One of the confirmed cases is in intensive care in a hospital in London, Britain's Health Protection Agency said Sunday.
A statement from the WHO said the person is a 49-year-old man from Qatar who had travelled to Saudi Arabia before he became sick. He was admitted to intensive care in Doha on Sept. 7, but was transferred to Britain by air ambulance on Sept. 11.
"Given that this is a novel coronavirus, WHO is currently in the process of obtaining further information to determine the public health implications of these two confirmed cases," the WHO statement said. It did not refer to the third suspect case.
Professor John Watson, head of the respiratory diseases department at the Health Protection Agency, said to date there is no sign of spread to health-care workers.
That is important because health-care workers often serve as inadvertent sentinels of the spread of infectious diseases. During SARS, for instance, health-care workers were disproportionately affected, catching the new virus from patients they were struggling to save.
"Preliminary enquiries have revealed no evidence of illness in contacts of these two cases, including health-care workers," the British agency's release stated.
"Based on what we know about other coronaviruses, many of these contacts will already have passed the period when they could have caught the virus from the infected person."
That said, the British agency's release said there have been other cases of serious respiratory illness in the Middle East over the past three months, including in another person who was treated in Britain. That person has since died, the HPA said.
"This person's illness is also being investigated although there is no evidence at present to suggest that it is caused by the same virus or linked to the other two cases. No other confirmed cases have been identified to date in the UK."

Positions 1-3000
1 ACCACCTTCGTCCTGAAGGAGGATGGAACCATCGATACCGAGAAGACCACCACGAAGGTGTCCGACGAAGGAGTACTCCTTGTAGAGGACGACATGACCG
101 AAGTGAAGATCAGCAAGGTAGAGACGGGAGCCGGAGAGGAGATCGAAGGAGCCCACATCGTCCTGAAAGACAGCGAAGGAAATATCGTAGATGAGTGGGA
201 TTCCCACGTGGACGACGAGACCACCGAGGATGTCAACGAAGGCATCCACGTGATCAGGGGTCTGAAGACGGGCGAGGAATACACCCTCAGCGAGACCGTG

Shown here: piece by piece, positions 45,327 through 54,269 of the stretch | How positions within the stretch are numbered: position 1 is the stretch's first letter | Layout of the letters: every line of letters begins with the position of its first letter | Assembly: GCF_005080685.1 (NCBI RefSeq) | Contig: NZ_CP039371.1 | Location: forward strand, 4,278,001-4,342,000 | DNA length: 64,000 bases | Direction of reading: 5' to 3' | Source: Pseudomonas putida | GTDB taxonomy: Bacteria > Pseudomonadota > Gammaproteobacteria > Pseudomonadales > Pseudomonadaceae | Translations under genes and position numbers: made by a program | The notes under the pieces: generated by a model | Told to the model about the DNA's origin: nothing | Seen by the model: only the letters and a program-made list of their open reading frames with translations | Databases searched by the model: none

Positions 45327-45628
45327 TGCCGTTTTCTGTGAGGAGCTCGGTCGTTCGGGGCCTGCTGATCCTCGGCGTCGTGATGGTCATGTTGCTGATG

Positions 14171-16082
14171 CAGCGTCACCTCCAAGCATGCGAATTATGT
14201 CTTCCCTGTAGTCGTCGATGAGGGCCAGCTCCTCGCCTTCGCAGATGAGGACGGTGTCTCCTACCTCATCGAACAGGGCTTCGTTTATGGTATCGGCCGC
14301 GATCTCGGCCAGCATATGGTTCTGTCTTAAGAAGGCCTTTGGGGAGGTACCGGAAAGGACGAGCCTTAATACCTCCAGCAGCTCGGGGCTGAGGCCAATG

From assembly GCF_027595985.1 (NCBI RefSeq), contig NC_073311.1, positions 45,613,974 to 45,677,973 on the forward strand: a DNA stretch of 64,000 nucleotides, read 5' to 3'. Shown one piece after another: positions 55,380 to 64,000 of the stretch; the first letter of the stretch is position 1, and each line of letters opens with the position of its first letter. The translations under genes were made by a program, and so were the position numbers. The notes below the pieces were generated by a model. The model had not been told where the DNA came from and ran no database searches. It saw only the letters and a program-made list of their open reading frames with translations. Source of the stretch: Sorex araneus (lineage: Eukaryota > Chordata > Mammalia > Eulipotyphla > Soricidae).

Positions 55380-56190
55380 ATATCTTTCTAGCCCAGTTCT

A report on the discovery of the new coronavirus appeared last week on ProMED-mail, an Internet-based system for monitoring infectious diseases around the world.
Dr. Ali Mohamed Zaki, a microbiologist from a hospital in Jeddah, revealed that a new coronavirus had been recovered from a 60-year-old man suffering from pneumonia and renal failure. Zaki said the new virus was part of a group of coronaviruses that are closely related to bat coronaviruses.
No current travel restrictions
Tests to confirm that the virus is indeed a newly identified one were conducted at the lab of Dutch microbiologist Ron Fouchier, a leading influenza researcher at the Erasmus Medical Centre in Rotterdam.
In an email Sunday, Fouchier said his team compared the genetic sequence of the virus they received from Zaki to that isolated from the patient in London.
"The two pieces were 99.5 per cent identical. Although it thus seems that the two cases were caused by the same virus, this is still a premature conclusion," he wrote, cautioning his team had only a small sample of sequence data from the London case to compare to their virus.
The WHO statement said work done in Britain to compare the two viruses also showed they were 99.5 per cent alike.
The WHO is not recommending any travel restrictions at this time.
This year's Hajj is expected to take place between Oct. 24 and 29, but according to the Saudi Arabian government's Ministry of Hajj website, the first day for pilgrims to begin to arrive in the Kingdom was Sept. 17.
The annual Islamic pilgrimage draws hundreds of thousands to the Saudi city of Mecca. The Hajj is one of several large global events — the Olympics are another — that are a constant source of concern for public health officials because of their capacity to spread diseases to many parts of the globe.